Patrons & Benefices: Modern support of artists & musicians

"The artist in our society is in a very peculiar position.  On the one hand he is regarded very highly, almost like a high priest of culture who knows the inner secrets of reality.  But on the other hand he is a completely superfluous person whom people like to think highly of but are quite ready to allow to starve." - Hans R. Rookmaaker 

I've been meditating lately on the artist and the role of support in artist's lives.  (By artist, I mean to include music and any creative vocation.)  On the one hand I see a deep need for creatives to learn the value of responsibility and the cultivation of order in their personal lives.  On the other hand, I see the deep need for understanding, value and support to be given to the artist that he/she may freely engage the work they are called to produce. 

There is often a breakdown in an artist's life between the pragmatic and the intuitive.  Most artists are inclined toward the realm of the subjective, imaginative landscapes from which creative vision is born.  The practical world of jobs, finances and everyday details rival the deeper meaning and purpose of their lives.  Simply said, everyone has to have some source of income to function in the world.  Yet, the time and energy given toward a completely "secular" form of work leaves little time to pursue the real work of becoming an artist.
Artists typically handle this conflict in one of three ways.  One, the artist forsakes the practical world altogether (or as much as possible) refusing stability and conventionality for the sake of devoting themselves to their craft.  Two, they sacrifice the integrity of their work for commercial ends, employing their skill for whatever demand that brings income.  Third, the artist resigns altogether, relinquishing creative work to the level of a weekend hobby or a memory from their youth.

I make no judgment on either of these conclusions.  These are simply observations I've witnessed in lives I've encountered along the way.  I do find it sad that the world has been robbed of many great works from various artists simply because they did not find the means to make creativity a form of livelihood, therefore they felt forced to give it up or reduce it to commercialism.

What I want to present in this writing is that there can be another way right in front of our eyes if we give ourselves to understanding and developing it. The subject is huge and will take several blogs to even scratch the surface but you gotta start somewhere, right?  (For those of you reading this who consider yourselves part of the Church, you have a very special role to play in this. I encourage you above all to keep reading.)

Somewhere around the late 13th-14th Century in Florence, Italy, what we know as the Renaissance began to gain in momentum.  (The Renaissance could be described as a cultural movement where all facets of society began to flower; Art, Science, Religion, Politics etc.)  There was a system in place during that time called "Patronage".  (The Patronage system was much older and broader in its use but is well known for its influence in Florence.)  Basically, the Patronage system was a system of support primarily to, but not limited to artists.  Patrons would support an artist through housing and provisions to enable them to create their work.  The Church was among the earliest to employ this system. Most of the art created during the Renaissance was either commissioned by the Church or created for the Church.  (The motives and details involved in this, I don't claim to know or support.  Still it remains true, the Church even in its historically rocky relationship with the arts, lead the way in supporting the art of the Renaissance.)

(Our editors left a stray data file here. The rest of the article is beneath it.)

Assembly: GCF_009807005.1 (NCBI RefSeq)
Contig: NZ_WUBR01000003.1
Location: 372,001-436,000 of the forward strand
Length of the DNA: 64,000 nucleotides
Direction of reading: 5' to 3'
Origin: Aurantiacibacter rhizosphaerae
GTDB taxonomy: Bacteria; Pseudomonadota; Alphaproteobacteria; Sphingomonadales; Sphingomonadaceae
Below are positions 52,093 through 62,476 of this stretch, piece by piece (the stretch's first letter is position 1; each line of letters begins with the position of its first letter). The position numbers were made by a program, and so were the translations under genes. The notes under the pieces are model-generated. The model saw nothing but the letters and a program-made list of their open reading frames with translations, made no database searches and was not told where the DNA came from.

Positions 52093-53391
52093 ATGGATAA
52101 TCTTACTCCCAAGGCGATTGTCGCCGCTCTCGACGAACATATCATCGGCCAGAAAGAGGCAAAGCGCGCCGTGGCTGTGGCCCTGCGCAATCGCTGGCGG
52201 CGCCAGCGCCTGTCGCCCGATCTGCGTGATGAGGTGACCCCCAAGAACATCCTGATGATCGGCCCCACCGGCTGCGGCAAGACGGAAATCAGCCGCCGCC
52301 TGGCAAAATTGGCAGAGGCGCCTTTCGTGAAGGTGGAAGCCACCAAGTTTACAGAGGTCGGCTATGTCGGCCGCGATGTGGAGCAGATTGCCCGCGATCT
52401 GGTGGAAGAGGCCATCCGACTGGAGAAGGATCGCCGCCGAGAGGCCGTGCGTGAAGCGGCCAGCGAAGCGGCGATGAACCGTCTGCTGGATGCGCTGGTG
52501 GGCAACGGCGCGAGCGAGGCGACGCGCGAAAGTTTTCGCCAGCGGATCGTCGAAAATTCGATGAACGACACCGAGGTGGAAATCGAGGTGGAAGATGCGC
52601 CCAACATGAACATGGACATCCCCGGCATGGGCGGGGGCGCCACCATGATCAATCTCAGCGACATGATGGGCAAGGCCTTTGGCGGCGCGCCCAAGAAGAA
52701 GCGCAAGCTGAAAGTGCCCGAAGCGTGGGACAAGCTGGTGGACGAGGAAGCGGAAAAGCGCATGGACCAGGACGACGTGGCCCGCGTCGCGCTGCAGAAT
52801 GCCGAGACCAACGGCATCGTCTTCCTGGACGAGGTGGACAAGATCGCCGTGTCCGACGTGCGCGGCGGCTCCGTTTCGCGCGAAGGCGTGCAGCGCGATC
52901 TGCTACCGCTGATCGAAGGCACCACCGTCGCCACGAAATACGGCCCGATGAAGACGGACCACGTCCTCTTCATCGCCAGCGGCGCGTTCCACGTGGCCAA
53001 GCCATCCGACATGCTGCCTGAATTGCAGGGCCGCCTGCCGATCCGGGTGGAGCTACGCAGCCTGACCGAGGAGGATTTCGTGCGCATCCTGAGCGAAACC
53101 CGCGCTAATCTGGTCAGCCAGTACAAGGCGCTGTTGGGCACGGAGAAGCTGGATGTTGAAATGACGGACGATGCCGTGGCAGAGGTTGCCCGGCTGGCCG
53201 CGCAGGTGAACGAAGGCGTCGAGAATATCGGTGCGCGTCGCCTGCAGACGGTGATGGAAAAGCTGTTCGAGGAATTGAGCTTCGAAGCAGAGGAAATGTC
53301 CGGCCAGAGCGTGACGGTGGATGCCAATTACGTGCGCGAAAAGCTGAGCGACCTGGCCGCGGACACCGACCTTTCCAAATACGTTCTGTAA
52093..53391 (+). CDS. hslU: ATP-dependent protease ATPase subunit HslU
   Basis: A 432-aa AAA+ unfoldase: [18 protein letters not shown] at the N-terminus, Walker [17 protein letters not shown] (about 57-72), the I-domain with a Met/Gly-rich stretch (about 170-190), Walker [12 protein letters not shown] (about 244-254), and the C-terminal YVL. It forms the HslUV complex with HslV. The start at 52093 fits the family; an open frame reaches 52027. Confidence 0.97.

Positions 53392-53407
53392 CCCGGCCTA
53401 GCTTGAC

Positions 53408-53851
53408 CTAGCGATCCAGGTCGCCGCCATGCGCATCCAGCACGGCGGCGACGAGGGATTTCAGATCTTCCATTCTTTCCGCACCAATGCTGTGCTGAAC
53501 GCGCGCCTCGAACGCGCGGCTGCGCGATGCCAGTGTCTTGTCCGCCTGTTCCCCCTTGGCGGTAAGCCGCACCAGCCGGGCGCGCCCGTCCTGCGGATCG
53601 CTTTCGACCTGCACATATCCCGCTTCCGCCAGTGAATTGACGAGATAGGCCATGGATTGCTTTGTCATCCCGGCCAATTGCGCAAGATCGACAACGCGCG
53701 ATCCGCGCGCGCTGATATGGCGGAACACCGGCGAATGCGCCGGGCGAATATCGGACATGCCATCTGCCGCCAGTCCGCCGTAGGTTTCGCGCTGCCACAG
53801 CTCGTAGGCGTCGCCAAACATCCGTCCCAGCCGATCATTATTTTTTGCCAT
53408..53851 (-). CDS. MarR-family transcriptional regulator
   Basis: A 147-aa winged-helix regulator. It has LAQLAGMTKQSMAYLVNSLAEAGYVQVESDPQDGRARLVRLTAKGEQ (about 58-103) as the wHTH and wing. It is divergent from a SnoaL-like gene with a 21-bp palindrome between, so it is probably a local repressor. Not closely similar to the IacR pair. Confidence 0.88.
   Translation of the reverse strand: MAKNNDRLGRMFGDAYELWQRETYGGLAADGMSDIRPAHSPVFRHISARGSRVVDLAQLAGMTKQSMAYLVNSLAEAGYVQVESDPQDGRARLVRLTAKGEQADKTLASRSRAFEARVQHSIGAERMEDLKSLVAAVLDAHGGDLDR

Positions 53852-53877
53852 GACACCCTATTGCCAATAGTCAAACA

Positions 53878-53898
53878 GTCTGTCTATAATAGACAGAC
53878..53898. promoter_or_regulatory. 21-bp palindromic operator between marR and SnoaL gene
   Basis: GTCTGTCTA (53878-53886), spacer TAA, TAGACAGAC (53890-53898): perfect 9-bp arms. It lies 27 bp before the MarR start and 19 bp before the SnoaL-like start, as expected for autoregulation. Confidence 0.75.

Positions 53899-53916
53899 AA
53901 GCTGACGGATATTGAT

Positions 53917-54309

In short, it is baffling that the Church would not still be leading the way in the support of art, music, science, creativity etc.  Human creativity is the echo is God's very nature.  Whenever a creative work is brought forth into the earth, a glimpse of heaven, a peak into the nature of God is given.  What a shame it would be, to forgo these Divine expressions in greater and greater measures because the artists themselves were left to lesser forms of work.  (I used the term "secular" above because the creative work is a "devotional" work).

I'm not suggesting that we return to the historical form of the Patronage system by any means.  However, it should be noted that the Church led the way during that time in supporting art and science and the result was some of the best work the world has seen.  (Chrétien de Troyes, Leonardo da Vinci, Michelangelo, William Shakespeare, Ben Jonson all sought and enjoyed the support of noble or ecclesiastical patrons.[2][3] Figures as late as Mozart and Beethoven also participated in the system to some degree. So did Galileo.)